This is the story about the mules of the mines. It is these small beasts of burden that are the true unsung heros of many of the gold discoveries that took place back in the day.
Whenever people of think about the gold prospector, they will visualize an old man with his trusty mule, all loaded down with supplies. This mule will carry the prospectors food, his tools, his tent and whatever else would be required for those long trips into the wilderness. The man and the mule became an iconic symbol of the old American west and it's mining history.
These animals were hardy animals to say the least. An average burro could pack around 200 pounds of gear and could walk 20 miles a day. This animal would eat very little and would comsume a lot less water than the average horse. They could also tolerate the heat of the midday sun in places like death valley California therefore they were the ideal companion for the prospector of old. Their small size also made them very agile in rough mountainous terrain. Once mines where built, these animals would be seen packing in the much needed supplies and packing out the sacks of ore. For some of these mines, narrow guage rails were put into the drifts and tunnels and burros would spend their days towing carts of ore to the outside of the mine.
Although the orignal burros were from Africa, it was the Spanish had domesticated these animals to work and brought them over to the Americas back during the 1500's. Later these burros would be bred to horses and the outcome would be what we have today as mules. These mules would become the real workers of the mines. The average mule could carry one third of it's body weight and walk 20 to 25 miles a day. A full grown mule could pull a cart that weighed 1000 pounds and so eventually the mines started to use what we know as mule trains.
Some of the most impressive sights back then were the 20 mule teams that crossed the deserts. These teams of mules would tow two large cargo wagons along with a third water wagon. Supplies would be loaded into these wagons and the water tank would be filled. Then the team would head off to some distant mine where it would unload its cargo and water, then reload the wagons with ore and then head back to town or the nearest rail road where the ore would be unloaded. These heavy freight wagons would sometimes travel as far as 160 miles to get to their destinations.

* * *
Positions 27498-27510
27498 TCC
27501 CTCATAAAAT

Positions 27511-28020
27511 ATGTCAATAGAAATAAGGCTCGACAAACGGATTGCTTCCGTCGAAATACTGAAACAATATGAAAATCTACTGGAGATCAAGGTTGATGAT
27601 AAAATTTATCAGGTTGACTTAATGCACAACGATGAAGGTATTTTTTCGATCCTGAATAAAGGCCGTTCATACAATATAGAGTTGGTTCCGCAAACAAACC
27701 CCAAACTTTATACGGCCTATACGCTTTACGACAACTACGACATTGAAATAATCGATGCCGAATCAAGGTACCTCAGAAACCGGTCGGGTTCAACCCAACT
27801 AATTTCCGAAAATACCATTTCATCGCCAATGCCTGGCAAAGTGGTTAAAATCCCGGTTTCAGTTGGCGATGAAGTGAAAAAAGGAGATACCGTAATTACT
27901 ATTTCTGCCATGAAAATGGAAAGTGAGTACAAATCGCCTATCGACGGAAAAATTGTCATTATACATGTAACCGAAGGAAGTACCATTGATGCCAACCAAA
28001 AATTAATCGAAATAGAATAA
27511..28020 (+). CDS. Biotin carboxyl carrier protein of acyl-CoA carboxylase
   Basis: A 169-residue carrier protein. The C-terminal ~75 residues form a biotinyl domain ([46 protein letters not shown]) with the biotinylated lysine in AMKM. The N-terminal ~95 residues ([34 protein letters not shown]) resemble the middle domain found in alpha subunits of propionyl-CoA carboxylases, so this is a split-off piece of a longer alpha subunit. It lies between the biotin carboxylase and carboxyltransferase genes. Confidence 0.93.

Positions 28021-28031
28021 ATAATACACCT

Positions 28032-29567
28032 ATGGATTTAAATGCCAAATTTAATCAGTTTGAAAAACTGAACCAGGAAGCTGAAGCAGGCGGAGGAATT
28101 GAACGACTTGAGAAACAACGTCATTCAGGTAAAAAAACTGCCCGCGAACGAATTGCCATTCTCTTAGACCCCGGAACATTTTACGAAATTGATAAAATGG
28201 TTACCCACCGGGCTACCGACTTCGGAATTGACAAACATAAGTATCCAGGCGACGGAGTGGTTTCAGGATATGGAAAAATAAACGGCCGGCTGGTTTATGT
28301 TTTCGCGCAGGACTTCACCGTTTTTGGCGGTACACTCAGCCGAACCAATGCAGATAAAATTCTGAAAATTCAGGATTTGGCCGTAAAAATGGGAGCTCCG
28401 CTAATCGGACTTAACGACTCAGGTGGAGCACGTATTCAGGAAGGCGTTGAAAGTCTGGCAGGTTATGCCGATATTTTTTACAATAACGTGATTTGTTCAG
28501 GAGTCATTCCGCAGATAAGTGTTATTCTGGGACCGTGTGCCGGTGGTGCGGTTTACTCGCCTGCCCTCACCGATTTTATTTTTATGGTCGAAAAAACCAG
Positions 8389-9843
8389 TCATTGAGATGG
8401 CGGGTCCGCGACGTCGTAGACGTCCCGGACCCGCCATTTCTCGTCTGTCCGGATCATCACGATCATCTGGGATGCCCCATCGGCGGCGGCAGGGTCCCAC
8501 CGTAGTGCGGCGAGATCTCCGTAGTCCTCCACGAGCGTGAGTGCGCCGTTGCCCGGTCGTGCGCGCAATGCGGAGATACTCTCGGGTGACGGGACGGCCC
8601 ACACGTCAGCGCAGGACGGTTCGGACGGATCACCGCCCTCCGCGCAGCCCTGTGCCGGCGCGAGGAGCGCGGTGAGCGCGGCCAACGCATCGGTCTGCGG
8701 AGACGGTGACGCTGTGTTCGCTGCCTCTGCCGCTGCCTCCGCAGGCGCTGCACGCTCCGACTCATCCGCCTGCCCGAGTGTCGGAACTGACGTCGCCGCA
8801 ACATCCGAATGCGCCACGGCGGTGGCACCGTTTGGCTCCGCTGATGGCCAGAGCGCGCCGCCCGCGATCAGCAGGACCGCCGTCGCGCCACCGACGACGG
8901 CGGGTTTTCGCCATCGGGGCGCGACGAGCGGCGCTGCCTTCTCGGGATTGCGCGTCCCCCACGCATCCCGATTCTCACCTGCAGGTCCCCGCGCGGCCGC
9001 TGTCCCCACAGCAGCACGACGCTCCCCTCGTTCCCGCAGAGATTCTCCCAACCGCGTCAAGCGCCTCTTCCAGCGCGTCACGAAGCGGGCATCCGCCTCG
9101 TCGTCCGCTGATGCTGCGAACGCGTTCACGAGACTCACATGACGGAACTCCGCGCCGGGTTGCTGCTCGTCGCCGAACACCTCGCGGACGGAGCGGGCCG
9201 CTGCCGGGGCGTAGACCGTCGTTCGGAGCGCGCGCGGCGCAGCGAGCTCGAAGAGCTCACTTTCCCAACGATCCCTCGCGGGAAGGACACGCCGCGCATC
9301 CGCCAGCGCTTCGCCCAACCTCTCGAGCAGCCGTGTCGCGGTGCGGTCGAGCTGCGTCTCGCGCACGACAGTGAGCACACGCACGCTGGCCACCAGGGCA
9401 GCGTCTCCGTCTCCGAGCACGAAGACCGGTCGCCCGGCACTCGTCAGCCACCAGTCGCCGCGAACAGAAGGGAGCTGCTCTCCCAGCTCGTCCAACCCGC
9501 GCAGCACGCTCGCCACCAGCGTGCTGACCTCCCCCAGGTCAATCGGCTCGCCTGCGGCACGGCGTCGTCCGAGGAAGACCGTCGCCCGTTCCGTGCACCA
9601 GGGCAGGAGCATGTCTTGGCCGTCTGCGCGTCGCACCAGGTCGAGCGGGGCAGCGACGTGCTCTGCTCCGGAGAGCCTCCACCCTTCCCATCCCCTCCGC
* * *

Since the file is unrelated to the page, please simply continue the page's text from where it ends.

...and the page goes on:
Some of the most impressive mule trains were known as the borax wagons of death valley. Each wagon was 16 feet long and had 6 foot high sides. It's front wheels were 5 feet in diameter and it's rear wheels were 7 feet. The steel rim on the wooden spoke was an inch think and 8 inches wide. When two cargo wagons and the water wagon were all loaded up, the total weight of the mule train would be as much as 73,000 pounds and up to 180 feet in length.
There would be a team of men that drove these trains across the deserts. Life wasn't easy for them either. Long hot days on a dusty trail riding on a wooden bench. In some cases the ride was so rough that the drivers would walk beside the wagon. It took a real teamster to manuvoure corners and hills. Each wagon would have a brake man who would apply brakes to each wagon going down hills to keep the wagons from having a runaway. These men would be gone for weeks at a time, having to cook their grub on an open fire and sleeping under the wagons on the desert floor.
Then as time went on, things started to become moderized with things like the gasoline engine. This changed everything for not only the miners but also the prospectors. Mules were traded for fuel or electric powered mining equipment. Roads were improved and trucks started hauling the goods and the ore but the man and his mule will never be forgotten.